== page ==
You will never see this monument when leaving Rio de Janeiro. It’s only when arriving, from the direction of Sao Paulo, that you pass by the Road Monument a fine Art Deco construction, now in ruins.
Opened in 1938, after construction was started then years earlier, the space beneath the large obelisk used to contain a restaurant, the whole site designed as an area of recreation, a welcome rest when traveling, by ‘fancy’ car, between Sao Paulo and Rio de Janeiro, respectively the economic and federal capitals of Brazil, at the time of construction.
The interior of the building contained the first works, murals, by Brazilian artist Candido Portinari on the themes of socialism and nationalism. Portinari gained international fame for his work Guerra e Paz (War and Peace), two large panels, each about 150 square meters, that were donated to the New York UN headquarters in 1954. There, they were on show for over half a century, before being restored and then re-inaugurated by Ban Ki-moon in 2015, praising both the artist and the work.
It’s considered that Portinari died for the completion of these paintings, succumbing to lead-intoxication from the fumes of the paint he used. Not the only ironic fact associated with his work, as he was also banned from entering the US to inaugurate the panels, accused of being a communist. This, in the same year that Dwight Eisenhower signed the Communist Control Act, outlawing the Communist Party of the United States. Yet, still, Dag Hammarskjöld, the UN Secretary General at the time, praised Portinari’s work as “the most important monumental work of art donated to the UN”. Clearly, Ban Ki-moon could not stay behind.
Portinari, though, was indeed a communist, a member of the Brazilian Communist Party. Standing for deputy in 1945 and senator in 1947, he fled to Uruguay shortly after, during the communist persecution of communists under the Brazilian president Dutra. Ironically, the monument on the road between Sao Paulo and Rio de Janeiro is right next to the highway named after Dutra.
In 1952, a general amnesty followed, Portinari returned to Brazil and, perhaps in a way to signify a mea-culpa on the side of the Brazilian government, Portinari was designated to submit art for the new UN headquarters in New York.
Portinari’s commission of the murals in the Road Monument, as him being communist, shouldn’t have been all that unexpected. Portinari was commissioned by the director of the Federal Highway Commission, a man with the fascinating name of Iedo Fiúza. Fiúza, afterwards, embarked on a somewhat successful political career which included being the presidential candidate for the Communist Party of Brazil in 1945, being presented as ‘the candidate of the people’ when he became the second loser after general Dutra, yet beating Dutra in the state of Rio Branco (nation-wide gaining a total of close to 600.000 votes on a population of around 45 million).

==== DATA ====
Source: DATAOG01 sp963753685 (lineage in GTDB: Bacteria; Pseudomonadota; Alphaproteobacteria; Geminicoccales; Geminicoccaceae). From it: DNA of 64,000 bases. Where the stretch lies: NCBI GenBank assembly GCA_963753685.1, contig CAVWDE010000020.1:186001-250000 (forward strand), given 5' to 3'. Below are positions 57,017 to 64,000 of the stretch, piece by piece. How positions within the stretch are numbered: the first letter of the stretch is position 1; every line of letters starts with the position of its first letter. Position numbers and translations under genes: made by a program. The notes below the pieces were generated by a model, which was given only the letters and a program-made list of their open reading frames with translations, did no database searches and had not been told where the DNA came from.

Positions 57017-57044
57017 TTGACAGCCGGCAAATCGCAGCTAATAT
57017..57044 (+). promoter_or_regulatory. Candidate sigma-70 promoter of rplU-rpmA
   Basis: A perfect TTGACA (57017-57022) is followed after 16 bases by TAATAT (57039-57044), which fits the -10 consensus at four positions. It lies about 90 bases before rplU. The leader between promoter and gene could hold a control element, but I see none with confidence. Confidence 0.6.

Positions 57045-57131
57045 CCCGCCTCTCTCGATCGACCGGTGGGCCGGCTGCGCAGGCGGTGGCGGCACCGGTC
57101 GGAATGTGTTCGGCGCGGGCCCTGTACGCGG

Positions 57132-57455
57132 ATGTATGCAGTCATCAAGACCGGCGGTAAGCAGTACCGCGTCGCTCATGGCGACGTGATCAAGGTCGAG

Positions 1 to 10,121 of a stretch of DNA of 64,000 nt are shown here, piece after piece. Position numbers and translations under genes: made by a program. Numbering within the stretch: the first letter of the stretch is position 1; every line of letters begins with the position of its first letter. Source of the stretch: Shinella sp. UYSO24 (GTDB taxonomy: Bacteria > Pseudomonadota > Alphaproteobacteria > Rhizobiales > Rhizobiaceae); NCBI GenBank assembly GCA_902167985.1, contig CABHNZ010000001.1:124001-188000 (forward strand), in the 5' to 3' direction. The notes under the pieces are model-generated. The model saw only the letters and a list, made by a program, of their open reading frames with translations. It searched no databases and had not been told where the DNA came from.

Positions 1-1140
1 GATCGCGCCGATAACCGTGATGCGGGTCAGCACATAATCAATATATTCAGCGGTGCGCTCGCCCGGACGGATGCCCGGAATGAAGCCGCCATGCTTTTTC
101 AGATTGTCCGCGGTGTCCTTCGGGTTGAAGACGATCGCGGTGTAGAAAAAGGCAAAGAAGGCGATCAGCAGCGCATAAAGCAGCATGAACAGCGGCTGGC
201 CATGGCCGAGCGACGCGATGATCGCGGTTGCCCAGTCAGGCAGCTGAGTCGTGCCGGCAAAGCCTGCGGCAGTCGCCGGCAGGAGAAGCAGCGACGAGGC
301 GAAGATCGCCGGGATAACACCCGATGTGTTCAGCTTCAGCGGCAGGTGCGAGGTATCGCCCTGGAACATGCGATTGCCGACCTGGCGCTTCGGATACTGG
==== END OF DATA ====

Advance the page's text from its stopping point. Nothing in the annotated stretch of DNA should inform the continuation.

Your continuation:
So, Portinari being commissioned was likely a matter of a few lefties helping each other out.
Sadly, the murals are no longer at the monument. In the same way that the 5000 Cruzado banknote, which featured Portinari in the 1980s and 1990s, has also disappeared, the latter having been made irrelevant by the Brazilian hyperinflation of the 1990s. The murals were moved to the Museu Nacional de Belas Artes in Rio, in 1999, and unveiled shortly after. (Though, an article from 2016 claims the murals are at MASP, in Sao Paulo.)
In 2013, O Globo reported that the monument was going to be refurbished. Though a report on a court case from two years later suggests no restoration was actually done. Yet, on our visit, the monument clearly was kept clean, though the building itself had also clearly not been restored.
What does remain are eight panels on the outside of the monument, in a Socialist Realist style, by the French sculptor Albert Freyhoffer. Freyhoffer’s work pops up in a few places around Brazil, like this one in Rio, or this one in Blumenau, but he apparently was not important enough to keep an online following, or even a bio.
The architect of the monument itself was Raphael Galvão, who was also one of the seven architects of the Maracanã stadium in Rio.
The ‘Road Monument’, though perhaps ‘Monument to Roads’ makes more sense as a translation, was envisioned at a time that interstate highways were cropping up all over Brazil, slowly replacing the previously dominant railway connections, few of which remain today. The road next to which it’s located was the first road connection between the cities of Sao Paulo and Rio, inaugurated by the then-president Washington Luis in 1928. Some thought a fitting monument for the grand scale of all future Brazilian road connections was required, and on an initiative of the Touring Club of Brazil, work was started on the monument in 1928.
The top of the obelisk functioned as a lighthouse, with a rotating light visible for miles, even up to Rio’s south zone, aided by the monument being near the top of a pass in the one mountain range you have to cross when coming into Rio from Sao Paulo. But, the light died long ago, the monument being shut down in 1978, by the military dictatorship, never to be reopened.
Still, if you’re close, stopping by is more than worth it. If not for the architectural abandonment, then for the gorgeous view of the Serra das Araras and the nearby valleys.